ROBERT K. MUELIER.

REFERENCES CITED The following references are of record in the file of this patent:

UNITED STATES PATENTS

Patent Citations
Cited PatentFiling datePublication dateApplicantTitle
US735103 *Jan 15, 1902Aug 4, 1903Daniel Oscar HullConstant-current transformer.
US1964265 *Sep 30, 1927Jun 26, 1934Markley George EElectromagnetic device
US2379417 *Feb 1, 1944Jul 3, 1945Manning Maxwell & Moore IncElectrical remote-reading positionindicating apparatus
US2431860 *Dec 12, 1945Dec 2, 1947Gen Electric Co LtdVariable reactor
US2460921 *Aug 17, 1946Feb 8, 1949Nat Cylinder Gas CoMagnetic control system
FR23878E * Title not available
Referenced by
Citing PatentFiling datePublication dateApplicantTitle
US2901716 *Mar 4, 1954Aug 25, 1959Bendix Aviat CorpVariable inductor
US3001127 *Mar 9, 1959Sep 19, 1961 Electromagnetic pick-off devices
US3017588 *Sep 15, 1958Jan 16, 1962American Radiator & StandardNull-balance indication system and variable transformer therefor
US3353414 *Jun 7, 1965Nov 21, 1967Gen Precision IncGyro spring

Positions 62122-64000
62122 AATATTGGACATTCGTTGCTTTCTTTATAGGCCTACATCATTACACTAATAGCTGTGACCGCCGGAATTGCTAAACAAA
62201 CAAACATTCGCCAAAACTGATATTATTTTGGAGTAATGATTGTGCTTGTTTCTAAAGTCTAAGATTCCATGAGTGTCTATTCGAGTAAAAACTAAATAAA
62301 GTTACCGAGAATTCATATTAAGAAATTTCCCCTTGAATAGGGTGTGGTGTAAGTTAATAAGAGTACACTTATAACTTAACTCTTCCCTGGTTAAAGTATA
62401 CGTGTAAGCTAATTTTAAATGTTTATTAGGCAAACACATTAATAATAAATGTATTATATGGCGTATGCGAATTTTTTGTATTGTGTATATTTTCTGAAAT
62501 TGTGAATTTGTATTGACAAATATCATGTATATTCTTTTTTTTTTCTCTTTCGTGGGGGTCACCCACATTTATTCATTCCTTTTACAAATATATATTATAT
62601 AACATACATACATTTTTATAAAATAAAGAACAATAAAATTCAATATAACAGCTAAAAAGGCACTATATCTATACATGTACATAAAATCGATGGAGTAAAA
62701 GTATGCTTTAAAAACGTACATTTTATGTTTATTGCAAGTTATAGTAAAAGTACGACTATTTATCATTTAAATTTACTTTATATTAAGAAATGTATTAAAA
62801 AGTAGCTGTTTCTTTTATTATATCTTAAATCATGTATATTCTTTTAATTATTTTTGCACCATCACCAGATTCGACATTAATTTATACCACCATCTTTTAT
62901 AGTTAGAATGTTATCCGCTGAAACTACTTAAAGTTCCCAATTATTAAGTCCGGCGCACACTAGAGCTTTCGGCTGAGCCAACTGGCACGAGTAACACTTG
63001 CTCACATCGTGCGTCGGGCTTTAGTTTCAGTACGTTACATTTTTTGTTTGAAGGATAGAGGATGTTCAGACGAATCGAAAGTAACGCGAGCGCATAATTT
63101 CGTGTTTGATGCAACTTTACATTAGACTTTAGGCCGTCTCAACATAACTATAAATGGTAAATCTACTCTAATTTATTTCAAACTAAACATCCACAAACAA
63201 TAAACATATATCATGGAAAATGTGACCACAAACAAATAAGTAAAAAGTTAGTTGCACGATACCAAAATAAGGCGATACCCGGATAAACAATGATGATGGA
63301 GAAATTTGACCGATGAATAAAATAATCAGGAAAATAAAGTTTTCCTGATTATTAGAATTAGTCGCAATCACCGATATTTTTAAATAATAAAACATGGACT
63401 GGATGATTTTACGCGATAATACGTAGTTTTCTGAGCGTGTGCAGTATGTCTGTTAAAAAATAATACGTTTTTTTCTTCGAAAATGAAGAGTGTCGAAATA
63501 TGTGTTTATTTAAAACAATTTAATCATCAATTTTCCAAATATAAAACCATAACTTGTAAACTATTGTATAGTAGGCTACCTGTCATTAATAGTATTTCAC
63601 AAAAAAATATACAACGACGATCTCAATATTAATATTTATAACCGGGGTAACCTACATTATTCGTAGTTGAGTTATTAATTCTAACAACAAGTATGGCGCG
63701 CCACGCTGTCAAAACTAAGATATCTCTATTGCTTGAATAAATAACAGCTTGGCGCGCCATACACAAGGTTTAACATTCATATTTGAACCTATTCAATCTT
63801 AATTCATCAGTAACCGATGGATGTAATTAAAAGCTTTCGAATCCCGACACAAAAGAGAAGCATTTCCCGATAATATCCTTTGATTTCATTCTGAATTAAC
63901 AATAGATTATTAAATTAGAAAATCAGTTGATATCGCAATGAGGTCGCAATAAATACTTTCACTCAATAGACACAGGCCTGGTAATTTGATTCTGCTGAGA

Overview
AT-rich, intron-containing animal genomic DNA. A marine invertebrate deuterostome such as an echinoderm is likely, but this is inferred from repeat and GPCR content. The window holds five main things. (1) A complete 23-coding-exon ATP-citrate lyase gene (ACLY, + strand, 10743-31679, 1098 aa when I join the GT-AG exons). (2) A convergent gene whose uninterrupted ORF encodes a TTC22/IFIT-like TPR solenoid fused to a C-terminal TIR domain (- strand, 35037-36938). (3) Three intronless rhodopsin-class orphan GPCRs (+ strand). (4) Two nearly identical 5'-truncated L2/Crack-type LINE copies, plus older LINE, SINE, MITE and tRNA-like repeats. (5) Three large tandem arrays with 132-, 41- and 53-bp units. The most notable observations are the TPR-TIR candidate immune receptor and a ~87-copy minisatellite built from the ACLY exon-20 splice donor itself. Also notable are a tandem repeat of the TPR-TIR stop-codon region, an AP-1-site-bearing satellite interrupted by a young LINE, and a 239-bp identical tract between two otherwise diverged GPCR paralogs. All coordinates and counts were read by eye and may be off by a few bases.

US3514650 *Oct 2, 1968May 26, 1970Us ArmyVariable reluctance synchronal dynamo
US4698537 *Jan 7, 1986Oct 6, 1987Kollmorgen Technologies CorporationElectrical drive systems incorporating variable reluctance motors
US6072260 *Jan 19, 1999Jun 6, 2000Switched Reluctance Drives LimitedNoise reduction in reluctance machines
US6093993 *May 13, 1999Jul 25, 2000Switched Relutance Drives LimitedSet of laminations for a switched reluctance machine
US7116030 *Apr 30, 2003Oct 3, 2006Vilmos TorokHigh-speed synchronous motor
WO2002033803A2 *Oct 20, 2001Apr 25, 2002Bosch Gmbh RobertTorque motor
Classifications
U.S. Classification336/135, 310/216.107, 310/216.74
International ClassificationH02K26/00
Cooperative ClassificationH02K26/00
European ClassificationH02K26/00